drawer making advice


I want to make three drawers for the inside of an armoire, about 9" in height, 28' wide, and 20" deep. I was looking and have been considering getting a drawer locking bit. I have a dove tail jig but dont want to set it all up just for three drawers. I do want them to be strong. Should I even invest in a drawer locking bit? I do plan on using it for another project later (cigar box) but is it a good technique? I also saw a reversible glue joint for drawers bit at Arizona Woodline:
http://www.woodline.com/scripts/prodView.asp?idproduct89
Would or could someone recommend the way to go? I guess Im looking at three options right now- a drawer loking bit, a reversible glue joint for drawers bit, and dovetail.
Thanks in advance,
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If it's only 3 drawers, I wouldn't spend the money on jigs. Dovetail joint is the way to go. I had a chance to see Klausz do dovetails at the weekend, the joint was _extremely_ strong without glue on it. It's well known that dovetails are the strongest type of joints for boxes.
Invest in Klausz's "Dovetail a drawer" video, after you've seen it, drawers are a piece of cake...
Marton
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On Thu, 11 Aug 2005 00:05:17 -0700, marton.czebe wrote:

I agree, dovetails are the way to go. Setup always take some time, but it's worth it. Question, are dovetailed drawers really the strongest? Sliding dovetails would seem to me to be as strong, and the box joints I've done are rock solid. Anybody have any data?
DGA
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snipped-for-privacy@kirowski.com wrote:

never look back. That's what I did after router-butchering a half-blind drawerfront for a blanket chest wedding present.
The really great thing about hand cut dovetails is that the the more you do the easier they get. Plus you have much more flexibility in the layout and sizes of pins.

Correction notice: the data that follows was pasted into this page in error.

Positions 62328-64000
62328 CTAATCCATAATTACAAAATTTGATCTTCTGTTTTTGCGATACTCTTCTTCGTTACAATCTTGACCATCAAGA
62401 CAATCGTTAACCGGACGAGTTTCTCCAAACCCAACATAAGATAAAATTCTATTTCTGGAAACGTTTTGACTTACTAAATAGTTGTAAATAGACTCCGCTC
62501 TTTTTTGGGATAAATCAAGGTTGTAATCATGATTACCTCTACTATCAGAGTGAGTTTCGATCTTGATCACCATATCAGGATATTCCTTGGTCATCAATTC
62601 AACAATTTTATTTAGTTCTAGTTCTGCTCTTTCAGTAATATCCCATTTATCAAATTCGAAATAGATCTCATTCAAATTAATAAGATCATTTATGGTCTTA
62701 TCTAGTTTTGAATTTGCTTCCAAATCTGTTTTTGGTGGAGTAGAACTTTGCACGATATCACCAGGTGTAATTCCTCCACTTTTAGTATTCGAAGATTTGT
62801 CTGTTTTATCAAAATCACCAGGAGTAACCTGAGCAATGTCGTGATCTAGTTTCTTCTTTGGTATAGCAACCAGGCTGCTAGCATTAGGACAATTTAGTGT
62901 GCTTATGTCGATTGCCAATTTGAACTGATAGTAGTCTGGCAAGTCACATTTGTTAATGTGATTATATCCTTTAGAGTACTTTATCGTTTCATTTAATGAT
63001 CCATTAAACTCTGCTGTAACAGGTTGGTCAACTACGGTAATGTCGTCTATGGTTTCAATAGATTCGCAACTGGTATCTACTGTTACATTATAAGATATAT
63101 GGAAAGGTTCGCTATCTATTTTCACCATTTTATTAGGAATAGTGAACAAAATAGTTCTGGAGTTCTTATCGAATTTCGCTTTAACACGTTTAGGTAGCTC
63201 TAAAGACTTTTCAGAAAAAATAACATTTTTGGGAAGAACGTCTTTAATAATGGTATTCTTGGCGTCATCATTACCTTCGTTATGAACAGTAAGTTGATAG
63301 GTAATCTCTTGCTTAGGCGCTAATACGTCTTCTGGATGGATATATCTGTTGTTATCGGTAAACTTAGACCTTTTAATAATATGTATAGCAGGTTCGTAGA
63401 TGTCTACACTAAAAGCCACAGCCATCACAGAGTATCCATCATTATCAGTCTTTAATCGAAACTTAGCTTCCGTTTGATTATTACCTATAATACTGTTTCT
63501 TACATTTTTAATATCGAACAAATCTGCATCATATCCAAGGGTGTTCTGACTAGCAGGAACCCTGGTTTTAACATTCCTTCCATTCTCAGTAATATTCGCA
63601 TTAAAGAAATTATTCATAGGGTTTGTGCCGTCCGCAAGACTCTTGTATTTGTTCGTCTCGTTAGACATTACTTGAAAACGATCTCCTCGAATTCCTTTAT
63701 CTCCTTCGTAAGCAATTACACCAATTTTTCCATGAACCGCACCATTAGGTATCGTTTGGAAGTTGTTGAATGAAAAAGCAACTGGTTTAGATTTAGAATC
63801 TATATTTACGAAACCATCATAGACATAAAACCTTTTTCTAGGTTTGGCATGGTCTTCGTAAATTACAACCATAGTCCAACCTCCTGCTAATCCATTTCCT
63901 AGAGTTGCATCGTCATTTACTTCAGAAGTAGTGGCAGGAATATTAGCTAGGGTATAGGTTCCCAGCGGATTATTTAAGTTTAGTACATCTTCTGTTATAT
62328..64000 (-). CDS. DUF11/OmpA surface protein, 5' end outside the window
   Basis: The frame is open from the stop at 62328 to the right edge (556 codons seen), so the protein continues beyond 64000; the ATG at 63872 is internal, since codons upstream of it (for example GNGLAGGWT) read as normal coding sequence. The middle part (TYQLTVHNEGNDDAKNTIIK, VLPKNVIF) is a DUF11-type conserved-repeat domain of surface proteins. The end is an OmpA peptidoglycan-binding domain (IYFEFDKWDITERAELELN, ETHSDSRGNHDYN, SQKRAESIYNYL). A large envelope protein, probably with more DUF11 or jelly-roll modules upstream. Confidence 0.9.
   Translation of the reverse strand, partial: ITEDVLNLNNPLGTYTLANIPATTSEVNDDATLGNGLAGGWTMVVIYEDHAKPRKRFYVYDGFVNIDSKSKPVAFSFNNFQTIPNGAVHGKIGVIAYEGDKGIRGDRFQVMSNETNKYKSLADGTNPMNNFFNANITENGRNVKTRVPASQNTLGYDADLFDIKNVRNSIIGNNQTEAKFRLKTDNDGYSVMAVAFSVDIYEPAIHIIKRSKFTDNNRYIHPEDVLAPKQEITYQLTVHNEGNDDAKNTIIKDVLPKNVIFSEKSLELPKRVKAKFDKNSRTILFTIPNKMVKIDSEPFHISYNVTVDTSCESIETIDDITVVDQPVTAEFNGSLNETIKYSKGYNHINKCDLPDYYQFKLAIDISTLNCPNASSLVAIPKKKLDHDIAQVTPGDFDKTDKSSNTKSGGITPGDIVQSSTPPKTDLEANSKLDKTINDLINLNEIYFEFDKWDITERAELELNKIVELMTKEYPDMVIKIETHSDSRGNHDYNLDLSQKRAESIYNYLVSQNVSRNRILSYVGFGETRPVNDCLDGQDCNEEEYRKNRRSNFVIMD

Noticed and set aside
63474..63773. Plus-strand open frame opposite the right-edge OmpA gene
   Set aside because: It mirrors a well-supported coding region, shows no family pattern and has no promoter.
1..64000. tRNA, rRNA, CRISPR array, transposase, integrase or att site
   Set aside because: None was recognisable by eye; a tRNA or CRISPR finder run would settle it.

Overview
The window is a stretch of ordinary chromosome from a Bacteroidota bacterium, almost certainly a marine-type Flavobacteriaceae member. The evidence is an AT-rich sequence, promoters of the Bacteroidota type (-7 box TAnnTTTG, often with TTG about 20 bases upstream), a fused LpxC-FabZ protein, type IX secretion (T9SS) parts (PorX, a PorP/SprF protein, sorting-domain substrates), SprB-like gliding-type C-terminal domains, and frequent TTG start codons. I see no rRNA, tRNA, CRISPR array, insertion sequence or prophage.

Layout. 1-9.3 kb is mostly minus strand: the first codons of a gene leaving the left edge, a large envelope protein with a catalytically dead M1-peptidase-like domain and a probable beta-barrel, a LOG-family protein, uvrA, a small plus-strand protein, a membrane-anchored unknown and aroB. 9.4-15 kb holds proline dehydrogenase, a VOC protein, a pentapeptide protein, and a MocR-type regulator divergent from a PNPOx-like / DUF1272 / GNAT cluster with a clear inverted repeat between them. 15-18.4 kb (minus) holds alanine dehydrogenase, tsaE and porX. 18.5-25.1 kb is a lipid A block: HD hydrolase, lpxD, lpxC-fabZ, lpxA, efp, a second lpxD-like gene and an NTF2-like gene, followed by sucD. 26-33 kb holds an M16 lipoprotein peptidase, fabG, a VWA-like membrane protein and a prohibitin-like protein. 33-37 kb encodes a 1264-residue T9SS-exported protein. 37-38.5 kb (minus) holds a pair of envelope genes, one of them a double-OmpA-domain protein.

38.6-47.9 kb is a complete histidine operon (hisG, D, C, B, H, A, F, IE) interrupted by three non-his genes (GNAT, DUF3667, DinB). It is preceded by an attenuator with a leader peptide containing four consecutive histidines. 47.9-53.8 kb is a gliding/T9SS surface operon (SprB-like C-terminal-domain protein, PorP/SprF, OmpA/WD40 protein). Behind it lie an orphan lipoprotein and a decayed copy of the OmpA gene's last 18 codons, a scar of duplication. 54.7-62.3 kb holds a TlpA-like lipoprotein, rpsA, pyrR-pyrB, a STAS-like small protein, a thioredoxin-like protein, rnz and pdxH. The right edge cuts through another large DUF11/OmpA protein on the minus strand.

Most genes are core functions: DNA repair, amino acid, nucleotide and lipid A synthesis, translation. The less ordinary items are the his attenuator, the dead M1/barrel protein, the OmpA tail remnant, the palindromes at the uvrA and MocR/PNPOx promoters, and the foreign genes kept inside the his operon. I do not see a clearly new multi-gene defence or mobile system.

Now, if you had to produce all the drawers in a medical office suite (which we once bought a Multi-Router to do), I would suggest contacting some of the drawer box manufacturers who advertise in FWW etc. You probably have better thngs to do than mill a hundred drwaer boxes.
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snipped-for-privacy@kirowski.com wrote:

If you go the Frank Klausz video route you may find this useful
http://home.comcast.net/~charliebcz/DovetailDrawer0.html
each page is an image file you can download, print at your leisure and take to the bench. Do what you see and turn the page.
He covers a lot of ground and when the tape's over you'll be sure you know what you need to know. You'll be wrong. You can watch the tape four or five times or just use the instructions you can take to the shop.
BTW - he's right - butt chisels, because they're shorter than bench chisel,. are easier to control when chopping/ chiseling out the dovetail socket waste.
You didn't say if you're doing to do applied drawer faces. If so, the miter lock router bit is pretty good. All your final dimensions are what you start with. If you get the bit, get the setup block with it and save some trial and error .
http://home.comcast.net/~charliebcz/LockMiter/LockMiterBox1.html
charlie b
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"gwoodwork" wrote in message

There's always the old standby, a drawer rabbet joint. Easily cut on a table saw, it can strong and attractive if, besides gluing, you pin the sides to the drawer front with a contrasting wood dowel.
You can also do a "lock rabbet joint" on the table saw. As luck would have it, there is even a site with a four step process and illustrations"
http://tinyurl.com/b54q4
With that big of a drawer, I would probably go with the latter, and maybe a pin for both added strength and looks, but it may take as long to set up as your dovetail jig.
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gwoodwork wrote:

A sliding dovetail is very strong and easy to make.
-- dadiOH ____________________________
dadiOH's dandies v3.06... ...a help file of info about MP3s, recording from LP/cassette and tips & tricks on this and that. Get it at http://mysite.verizon.net/xico
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In a lot of cases, there's not a lot of difference between drawer lock bits and glue joint bits. I've found the drawer lock bits to be fairly fussy to set up and performance is very dependent upon having very uniform thickness stock, very flat stock, and making sure that you are very precise running the material through the bit. I used the drawer lock bits for my shop workbench drawers and was not totally satisfied with the appearance. YMMV. Setting up the dovetail jig, or doing sliding dovetails may be just as quick.
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wrote:

If you don't care to dovetail, locking rabbets are fairly common and easy to make. I've used them on a couple of projects, and they work pretty well, but they have a tendancy to break in old cabinetry, esp. if the drawer sides are made of plywood.
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